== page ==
« | Home | »

Theological Questions

Tags: |

Some evangelical Christian websites have been reproducing my LRB blog post on Mitt Romney, presumably less interested in his trochaic surname than in his Mormon underwear. One of them reprints, on the same page as my post, an article by Gary Bauer, president of American Values, chairman of the Campaign for Working Families, and perennial television talking head for the Christian right:

A thought experiment: Imagine a presidential candidate. He has spent years in politics, rising to become a trusted leader in his party. He also has spent time in the business world, has an impeccable personal life, a deep understanding of the issues, and is eloquent in speech and moderate in temperament. Sounds like a dream candidate, right?

But imagine that, along with those qualities, the candidate is also a Wiccan, a modern pagan… Wicca involves magic, spell-casting and sorcery — not exactly mainstream religious practices. But would this candidate’s beliefs make you question his fitness for office? Would you oppose him based solely on his faith?

Bauer’s article appeared in the ever-bland USA Today, so naturally he has to conclude that it wouldn’t matter, as long as the candidate held ‘traditional values’. But then again, he admits, Wiccans aren’t likely to hold traditional values… The article serves its purpose: he’s blown the dog whistle, as they say in American politics – the sound that only believers can hear.

Romney is not merely one of the faithful, he is, or was, a ‘bishop’ in the Mormon church. And the tenets of the faith, once they gain some circulation, as is inevitable in the campaign, will be far more disturbing to many Christians than, once upon a time, John Kennedy’s Catholicism was to Protestants.

Rick Santorum, endorsed by Bauer and a recent conclave of evangelical leaders, would have no hesitation in declaring that Jesus was the son of God, who died, was resurrected, and ascended to heaven. Will Romney be equally open about his faith’s belief that, after the Ascension, Jesus returned to earth and went to America to preach to groups of descendants of the Lost Tribes of Israel? That will lose him more votes than the tales of his corporate raiding.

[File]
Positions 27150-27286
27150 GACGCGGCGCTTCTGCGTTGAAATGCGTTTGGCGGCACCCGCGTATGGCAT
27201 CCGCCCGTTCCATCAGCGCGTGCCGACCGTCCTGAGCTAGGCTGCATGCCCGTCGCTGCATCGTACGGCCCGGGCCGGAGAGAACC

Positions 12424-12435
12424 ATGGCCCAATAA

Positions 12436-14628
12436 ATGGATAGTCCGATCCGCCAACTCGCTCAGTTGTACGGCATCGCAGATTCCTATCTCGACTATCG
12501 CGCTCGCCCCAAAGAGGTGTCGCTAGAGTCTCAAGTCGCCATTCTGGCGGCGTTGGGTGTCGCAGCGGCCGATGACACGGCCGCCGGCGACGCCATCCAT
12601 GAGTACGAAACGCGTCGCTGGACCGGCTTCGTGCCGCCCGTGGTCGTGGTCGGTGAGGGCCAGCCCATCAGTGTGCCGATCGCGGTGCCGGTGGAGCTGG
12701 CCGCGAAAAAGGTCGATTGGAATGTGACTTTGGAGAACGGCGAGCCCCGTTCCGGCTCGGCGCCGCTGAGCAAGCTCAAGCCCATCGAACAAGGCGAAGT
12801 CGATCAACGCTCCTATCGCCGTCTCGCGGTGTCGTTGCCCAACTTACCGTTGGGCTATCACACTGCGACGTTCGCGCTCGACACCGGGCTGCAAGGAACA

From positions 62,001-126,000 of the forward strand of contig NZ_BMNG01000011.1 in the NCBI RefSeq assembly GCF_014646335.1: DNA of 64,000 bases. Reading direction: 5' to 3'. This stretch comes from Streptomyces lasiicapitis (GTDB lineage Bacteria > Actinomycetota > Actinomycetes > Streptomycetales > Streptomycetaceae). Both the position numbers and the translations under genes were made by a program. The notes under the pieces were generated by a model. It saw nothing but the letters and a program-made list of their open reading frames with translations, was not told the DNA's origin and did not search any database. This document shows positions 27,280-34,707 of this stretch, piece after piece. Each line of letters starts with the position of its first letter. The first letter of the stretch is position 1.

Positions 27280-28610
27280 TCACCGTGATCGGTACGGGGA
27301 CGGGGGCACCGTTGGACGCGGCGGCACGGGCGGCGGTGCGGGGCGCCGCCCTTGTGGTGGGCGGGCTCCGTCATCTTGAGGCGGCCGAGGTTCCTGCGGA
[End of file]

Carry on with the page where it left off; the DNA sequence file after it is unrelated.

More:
Santorum may think the earth is 6000 years old. (Or, as Rick Perry said, ‘Evolution is just one of those theories out there.’) We expect these things from the Tea Partiers. But Romney, to the general public, is considered a more reasonable man. Will he be asked if, as the Church insists, he takes the Book of Mormon literally? That is, groups from the Holy Land began arriving in the Americas as early as 2500 BC; they had horses, cows, pigs and goats, and drove chariots. Does the total absence of archeological or genetic evidence for this trouble him at all? Does he ever wonder about ‘reformed Egyptian’ – the language of the Golden Tablets, which Joseph Smith translated and which is otherwise unknown? Will he denounce the polygamy of his not-too-distant ancestors?

The election of Obama demonstrated a greater tolerance for diversity among the American public. But this was ‘diversity’ only in terms of who he is – a black man with a strange name – and not his core beliefs, which are merely the left bank of the mainstream.

Americans won’t be too happy when they learn that Mitt, following the Mormon practice, is praying to posthumously convert non-believers. Great-grandma’s Baptist soul just might not want to go to Mormon heaven.

Comments on “Theological Questions”

  1. Higgs Boatswain says: